The Judicial Council at its July 27-28 business meeting approved changes to the way it determines how the state’s 58 trial courts are funded.
The council uses the Workload-Based Allocation and Funding Methodology (WAFM) to decide how much funding each trial court receives annually, based on the workload at each court. At its meeting, the council approved changes to the Resource Assessment Study model, which is factored into WAFM and weighs both the number and type of cases handled when determining a court’s workload. A traffic infraction, for example, takes far fewer resources and staff than a complex felony, and is given less weight in the calculation.
The council last updated the resource model in 2013, realizing that ongoing adjustments would continue to keep up with policy changes that affect work in the courts. Proposition 47, Assembly Bill 109, and Assembly Bill 1657 are all examples of recent initiatives and statutes that have altered court workload.
To help create the new model, more than 4,000 court staff from 15 courts participated in a time study. The sample of courts included small, medium, and large courts in rural, suburban, and urban communities. Overall, the study findings showed the amount of case processing workload per case has increased. Watch (video best viewed in Internet Explorer)
Other items on the July 27-28 council meeting agenda included:
Requesting Adjustments to Trial Court Funding Methodology: The council approved revisions to its procedure for requesting adjustments to its Workload-Based Allocation Funding Methodology (WAFM) for the trial courts. The revisions are mostly technical changes related to timing of the process. Watch (video best viewed in Internet Explorer)
Trial Court Funding Allocations: The council approved recommendations from its Trial Court Budget Advisory Committee to allocate $1.849 billion to the trial courts from the Trial Court Trust Fund and state General Fund for general court operations and specific costs for fiscal year 2017-2018. Watch (video best viewed in Internet Explorer)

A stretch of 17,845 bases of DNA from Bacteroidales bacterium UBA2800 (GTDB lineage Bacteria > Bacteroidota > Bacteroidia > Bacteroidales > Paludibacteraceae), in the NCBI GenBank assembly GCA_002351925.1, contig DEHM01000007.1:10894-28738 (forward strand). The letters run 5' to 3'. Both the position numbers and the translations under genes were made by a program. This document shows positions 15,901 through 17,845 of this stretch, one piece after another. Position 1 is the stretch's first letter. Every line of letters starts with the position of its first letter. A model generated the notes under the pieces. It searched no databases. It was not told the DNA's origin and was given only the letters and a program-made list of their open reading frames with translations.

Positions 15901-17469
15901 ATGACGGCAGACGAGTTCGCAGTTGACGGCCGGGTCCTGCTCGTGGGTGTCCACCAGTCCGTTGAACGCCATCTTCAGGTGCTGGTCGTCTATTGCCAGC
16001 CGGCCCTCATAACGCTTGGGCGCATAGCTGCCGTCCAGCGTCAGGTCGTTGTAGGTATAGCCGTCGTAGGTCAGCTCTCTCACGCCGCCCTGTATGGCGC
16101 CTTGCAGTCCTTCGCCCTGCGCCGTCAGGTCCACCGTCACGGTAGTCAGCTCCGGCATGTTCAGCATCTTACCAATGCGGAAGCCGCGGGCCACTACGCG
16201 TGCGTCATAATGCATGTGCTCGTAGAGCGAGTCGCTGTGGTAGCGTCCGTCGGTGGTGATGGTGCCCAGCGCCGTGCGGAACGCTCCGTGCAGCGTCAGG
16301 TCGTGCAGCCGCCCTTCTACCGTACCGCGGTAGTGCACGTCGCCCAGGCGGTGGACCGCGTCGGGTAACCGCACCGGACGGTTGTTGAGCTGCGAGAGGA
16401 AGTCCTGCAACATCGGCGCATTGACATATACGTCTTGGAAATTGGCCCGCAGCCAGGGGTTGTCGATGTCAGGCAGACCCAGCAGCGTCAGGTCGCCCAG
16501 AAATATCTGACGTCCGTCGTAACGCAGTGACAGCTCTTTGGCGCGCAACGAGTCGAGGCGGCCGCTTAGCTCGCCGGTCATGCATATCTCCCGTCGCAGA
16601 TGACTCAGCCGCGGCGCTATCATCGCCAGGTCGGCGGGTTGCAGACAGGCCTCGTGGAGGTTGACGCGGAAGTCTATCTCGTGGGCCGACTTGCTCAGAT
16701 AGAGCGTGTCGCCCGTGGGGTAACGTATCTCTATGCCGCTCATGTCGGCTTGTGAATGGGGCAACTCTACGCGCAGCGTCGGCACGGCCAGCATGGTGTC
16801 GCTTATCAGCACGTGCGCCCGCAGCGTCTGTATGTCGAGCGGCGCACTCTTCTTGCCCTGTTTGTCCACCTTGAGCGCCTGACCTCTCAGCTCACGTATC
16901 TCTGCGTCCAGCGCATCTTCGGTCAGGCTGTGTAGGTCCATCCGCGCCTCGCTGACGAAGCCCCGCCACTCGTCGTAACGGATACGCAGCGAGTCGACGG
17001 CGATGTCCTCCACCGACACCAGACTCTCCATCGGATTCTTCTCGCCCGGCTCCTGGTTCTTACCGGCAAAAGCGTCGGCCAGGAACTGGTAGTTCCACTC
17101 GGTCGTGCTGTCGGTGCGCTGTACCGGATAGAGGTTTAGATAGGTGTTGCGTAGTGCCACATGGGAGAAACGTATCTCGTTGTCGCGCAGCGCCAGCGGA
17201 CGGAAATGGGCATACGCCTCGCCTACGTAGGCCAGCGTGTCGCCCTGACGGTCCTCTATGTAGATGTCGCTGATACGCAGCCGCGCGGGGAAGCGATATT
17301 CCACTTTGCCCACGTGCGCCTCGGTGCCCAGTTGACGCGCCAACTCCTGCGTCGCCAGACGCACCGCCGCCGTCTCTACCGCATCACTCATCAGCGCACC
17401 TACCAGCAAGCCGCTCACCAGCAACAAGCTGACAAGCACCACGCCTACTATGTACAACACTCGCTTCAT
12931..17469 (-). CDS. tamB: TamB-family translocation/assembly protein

Budget Change Proposals: The council approved the judicial branch’s fiscal year 2018-2019 budget change proposals (BCPs), which aim to alleviate financial pressures on the judicial branch due to continued underfunding. The prioritized proposals reflect a branchwide effort to improve the public’s access to justice through adequate judicial staffing, expanded language access, safe and secure courthouses, improved self-help services, and modern case filing and management technology. The council will submit the proposals to the state Department of Finance. Watch (video best viewed in Internet Explorer)
Legal Representation in Civil Cases Improves Outcomes: Pursuant to the Sargent Shriver Civil Counsel Act, the council reviewed a progress report for the legislature on the impact of pilot programs that have provided legal representation to 27,000 low-income litigants in civil cases affecting basic human needs. The report found legal help drastically increased the likelihood of settlement, improved the longevity of court orders, and reduced court costs. In addition to receiving the report, the council approved $7.2 million in grants to continue the pilot projects. Watch (video best viewed in Internet Explorer)
Court Technology Update: The council received an update on its Court Technology Governance and Strategic Plan, including a report on case management systems (CMS) in the trial courts. The judicial branch is seeing a reduction in the number of CMS products being used, which will increase the potential for collaboration, innovation, and data sharing among courts and justice system partners. The update also highlighted recent changes to the council’s Information Technology office that better aligns its structure with the business needs of the branch. Watch (video best viewed in Internet Explorer)
New Judicial Council Members: Attorney Rachel W. Hill was appointed to a voting position, effective September 15, 2017, through September 14, 2020. Ms. Hill was selected by the State Bar Board of Trustees to succeed Debra Elaine Pole. Ms. Hill has litigated cases from a wide variety of perspectives, including civil and criminal law. Commissioner Shama Hakim Mesiwala, Superior Court of Sacramento County, was appointed to an advisory position, effective September 15, 2017, through September 14, 2020. She succeeds Commissioner David E. Gunn. Commissioner Mesiwala currently serves as Sacramento’s juvenile court dependency commissioner, and previously served as a judicial attorney for the Third District Court of Appeal and as a temporary judge in small claims court.
Distinguished Service Awards: The Judicial Council announced this year’s recipients of its 2017 Distinguished Service Awards. The council’s highest honor, the awards recognize individuals and organizations that have demonstrated extraordinary leadership and contributions to the administration of justice in California.
An archived videocast of the entire meeting broken out by topic will be available on the council’s meeting information webpage.